The Islamic State terrorist organization has burned alive nine civilians, including children, who were caught attempting to flee the group's stronghold in Iraq, sources have told an Iraqi news outlet.
According to Iraqi News, a security source informed the Iraqi satellite media outlet Alsumaria News that IS (also known as ISIS, ISIL and Deash) militants executed nine Iraqis, some of whom were children, after they fled from the IS-controlled town of Hawija, a crime that the jihadi death cult considers to be a capital offense.
The report explains that the victims were charged with "abandoning the land of the Caliphate," a charge commonly issued to those executed for fleeing from IS' territory.
According to the source, the civilians were thought to be fleeing Hawija and headed for the neighboring Salahuddin province.
"Daesh (IS) arrested the civilians at a road between al-Riyadh and Hamreen Mountains," the source was quoted as saying. "They burned them before other civilians on their way to al-Alam."
The news of the atrocity comes as others in the Kirkuk province have also been killed by IS for fleeing the group's strongholds.
Last month, it was reported that three families who were caught fleeing from IS in Kirkuk were discovered by militants, detained and taken to Hawija, where they were covered in tar and burned alive.
In January, it was reported that IS militants burned alive an Iraqi mother and her four children after they were caught trying to flee from Kirkuk. That family was also discovered on the road between al-Riyadh and Hamreen Mountains. The four children were reportedly three girls and a 9-month-old baby boy. The family was tied up, while militants poured oil on their bodies and then lit their bodies on fire.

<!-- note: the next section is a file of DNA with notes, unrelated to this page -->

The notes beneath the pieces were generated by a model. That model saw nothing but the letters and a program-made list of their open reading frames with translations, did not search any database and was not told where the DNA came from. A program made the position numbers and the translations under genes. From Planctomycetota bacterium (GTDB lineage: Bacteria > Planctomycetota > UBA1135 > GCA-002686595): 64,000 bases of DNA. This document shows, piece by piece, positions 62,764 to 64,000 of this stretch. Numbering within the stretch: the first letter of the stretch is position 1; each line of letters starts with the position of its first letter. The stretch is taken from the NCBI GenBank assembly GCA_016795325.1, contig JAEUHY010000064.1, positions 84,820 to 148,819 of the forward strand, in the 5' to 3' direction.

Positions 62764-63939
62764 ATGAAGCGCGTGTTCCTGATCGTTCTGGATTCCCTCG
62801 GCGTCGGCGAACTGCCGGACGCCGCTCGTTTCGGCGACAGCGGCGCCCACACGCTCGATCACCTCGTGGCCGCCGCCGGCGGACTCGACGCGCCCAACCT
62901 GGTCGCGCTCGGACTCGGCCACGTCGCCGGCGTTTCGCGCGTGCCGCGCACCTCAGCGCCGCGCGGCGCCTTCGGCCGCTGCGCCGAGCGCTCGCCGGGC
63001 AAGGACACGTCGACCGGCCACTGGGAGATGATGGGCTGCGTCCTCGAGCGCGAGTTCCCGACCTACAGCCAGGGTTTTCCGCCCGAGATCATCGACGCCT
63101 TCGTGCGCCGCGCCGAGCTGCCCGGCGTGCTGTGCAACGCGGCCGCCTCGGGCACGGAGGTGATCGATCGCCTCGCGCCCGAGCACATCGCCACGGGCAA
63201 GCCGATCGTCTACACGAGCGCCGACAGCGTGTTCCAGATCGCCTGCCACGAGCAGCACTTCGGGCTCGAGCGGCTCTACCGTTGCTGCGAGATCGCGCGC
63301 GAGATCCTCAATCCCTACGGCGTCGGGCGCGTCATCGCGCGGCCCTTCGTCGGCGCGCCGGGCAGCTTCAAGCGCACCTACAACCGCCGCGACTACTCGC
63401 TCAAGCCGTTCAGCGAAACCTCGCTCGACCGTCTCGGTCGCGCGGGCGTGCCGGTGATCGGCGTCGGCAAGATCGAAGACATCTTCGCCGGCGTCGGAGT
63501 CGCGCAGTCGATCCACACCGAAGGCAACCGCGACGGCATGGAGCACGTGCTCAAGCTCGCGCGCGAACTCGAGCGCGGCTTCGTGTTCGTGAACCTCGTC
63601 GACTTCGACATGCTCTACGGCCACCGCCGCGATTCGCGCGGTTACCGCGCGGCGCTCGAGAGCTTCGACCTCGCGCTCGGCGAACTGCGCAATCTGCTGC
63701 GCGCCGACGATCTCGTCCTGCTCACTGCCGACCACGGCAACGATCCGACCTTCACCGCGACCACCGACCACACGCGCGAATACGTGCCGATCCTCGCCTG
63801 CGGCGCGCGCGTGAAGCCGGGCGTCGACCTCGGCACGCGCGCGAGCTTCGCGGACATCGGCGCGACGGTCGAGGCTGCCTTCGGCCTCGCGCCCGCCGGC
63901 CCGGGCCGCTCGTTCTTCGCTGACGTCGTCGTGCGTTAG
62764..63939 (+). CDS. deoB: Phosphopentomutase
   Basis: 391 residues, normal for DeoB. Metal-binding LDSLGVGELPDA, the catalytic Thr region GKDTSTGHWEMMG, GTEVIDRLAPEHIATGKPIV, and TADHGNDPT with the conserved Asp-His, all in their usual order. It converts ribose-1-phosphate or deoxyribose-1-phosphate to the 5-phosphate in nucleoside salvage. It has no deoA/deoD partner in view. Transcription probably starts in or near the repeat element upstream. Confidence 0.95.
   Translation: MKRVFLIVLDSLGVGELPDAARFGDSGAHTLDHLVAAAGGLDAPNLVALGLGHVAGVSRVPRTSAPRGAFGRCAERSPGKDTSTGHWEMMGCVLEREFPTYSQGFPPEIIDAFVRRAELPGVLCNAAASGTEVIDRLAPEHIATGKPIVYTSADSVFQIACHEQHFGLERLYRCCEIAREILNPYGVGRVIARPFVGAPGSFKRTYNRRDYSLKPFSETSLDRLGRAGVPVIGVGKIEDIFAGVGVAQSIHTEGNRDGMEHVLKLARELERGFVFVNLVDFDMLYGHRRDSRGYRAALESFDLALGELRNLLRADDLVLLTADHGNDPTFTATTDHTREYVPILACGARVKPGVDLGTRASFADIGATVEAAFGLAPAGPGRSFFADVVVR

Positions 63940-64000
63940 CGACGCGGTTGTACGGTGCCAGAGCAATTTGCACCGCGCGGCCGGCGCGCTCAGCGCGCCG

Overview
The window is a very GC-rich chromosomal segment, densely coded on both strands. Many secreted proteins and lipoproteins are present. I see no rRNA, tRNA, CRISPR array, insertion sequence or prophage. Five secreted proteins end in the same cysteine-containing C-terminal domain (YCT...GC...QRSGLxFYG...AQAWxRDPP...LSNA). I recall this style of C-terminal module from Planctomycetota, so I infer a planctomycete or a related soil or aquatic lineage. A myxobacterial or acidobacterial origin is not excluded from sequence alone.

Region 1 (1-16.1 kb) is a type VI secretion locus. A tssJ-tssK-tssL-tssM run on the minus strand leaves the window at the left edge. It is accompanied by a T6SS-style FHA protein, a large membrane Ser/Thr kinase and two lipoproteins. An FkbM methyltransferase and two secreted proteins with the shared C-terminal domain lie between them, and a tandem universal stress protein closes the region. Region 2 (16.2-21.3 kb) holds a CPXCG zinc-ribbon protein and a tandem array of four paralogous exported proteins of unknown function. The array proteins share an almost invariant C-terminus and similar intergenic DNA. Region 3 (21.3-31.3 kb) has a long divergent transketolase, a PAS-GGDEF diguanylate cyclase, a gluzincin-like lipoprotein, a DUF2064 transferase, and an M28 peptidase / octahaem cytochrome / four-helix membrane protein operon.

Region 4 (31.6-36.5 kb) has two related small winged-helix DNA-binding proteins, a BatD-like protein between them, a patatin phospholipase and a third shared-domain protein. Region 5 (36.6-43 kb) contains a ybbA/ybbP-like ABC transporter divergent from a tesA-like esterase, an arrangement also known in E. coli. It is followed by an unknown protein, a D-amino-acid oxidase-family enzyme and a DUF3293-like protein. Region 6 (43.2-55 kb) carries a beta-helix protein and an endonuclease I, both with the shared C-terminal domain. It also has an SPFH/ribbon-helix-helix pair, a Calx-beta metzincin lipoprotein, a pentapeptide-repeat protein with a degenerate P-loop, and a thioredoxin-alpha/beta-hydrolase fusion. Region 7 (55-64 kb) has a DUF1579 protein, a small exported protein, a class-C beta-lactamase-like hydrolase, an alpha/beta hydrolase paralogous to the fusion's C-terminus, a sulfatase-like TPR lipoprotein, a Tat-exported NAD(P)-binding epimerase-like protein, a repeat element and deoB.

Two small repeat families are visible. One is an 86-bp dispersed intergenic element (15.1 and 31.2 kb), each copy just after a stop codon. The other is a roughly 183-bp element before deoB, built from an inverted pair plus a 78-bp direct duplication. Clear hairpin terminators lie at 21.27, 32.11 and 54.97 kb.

Although IS militants in its once largest Iraqi stronghold of Mosul continue to lose ground to the Iraqi-led coalition's efforts to liberate Iraq's second largest city, the group still has a very good grip on the city of Hawija, which lies about 35 miles south of the city of Kirkuk.
Earlier this week, Iraqi News reported that the group beheaded three civilians in the town, who were arrested three months ago, based on accusations that they collaborated with anti-IS security personnel.
Although much of the efforts to combat IS are in Mosul and Raqqa, Syria, there is a plan to launch an offensive to liberate Hawija. According to the Kurdish news site Rudaw, over 1,200 Sunni tribal fighters have been trained by the Iraqi government to take part in the effort to push IS out of the town.
"Certainly these [fighters] are all from Kirkuk, are citizens of Kirkuk, and they come from the tribes of Kirkuk," Ismail Hadidi, deputy head of the Sunni Arab Political Council in Kirkuk, told Rudaw. "They have knowledge of the area, and now they would like to take part in the liberation alongside the [Iraqi] army and the Peshmerga."
Residents in Kirkuk have been frustrated by the fact that the Iraqi government bypassed the liberation of Hawija and focused on the liberation of Mosul, which began lost October.
"There is disagreement between Erbil and Baghdad over the future of these disputed areas after the demise of ISIS, with Erbil apparently insisting on keeping the area under Peshmerga control and Baghdad wanting to bring it back under the federal government by pushing the Peshmerga forces back to where they were before ISIS," Iraqi journalist Arif Qurbany wrote in October. "By postponing the Hawija operation, the Iraqi government wants to impose the participation of the Shiite militia in the liberation of ISIS-held areas and giving the militia legitimacy in governing them after they are freed."
The U.S. Department of Defense announced Thursday a number of strikes that were carried out as a part of Operation Inherent Resolve. One of the strikes took place in Kirkuk and targeted an ISIS tactical unit.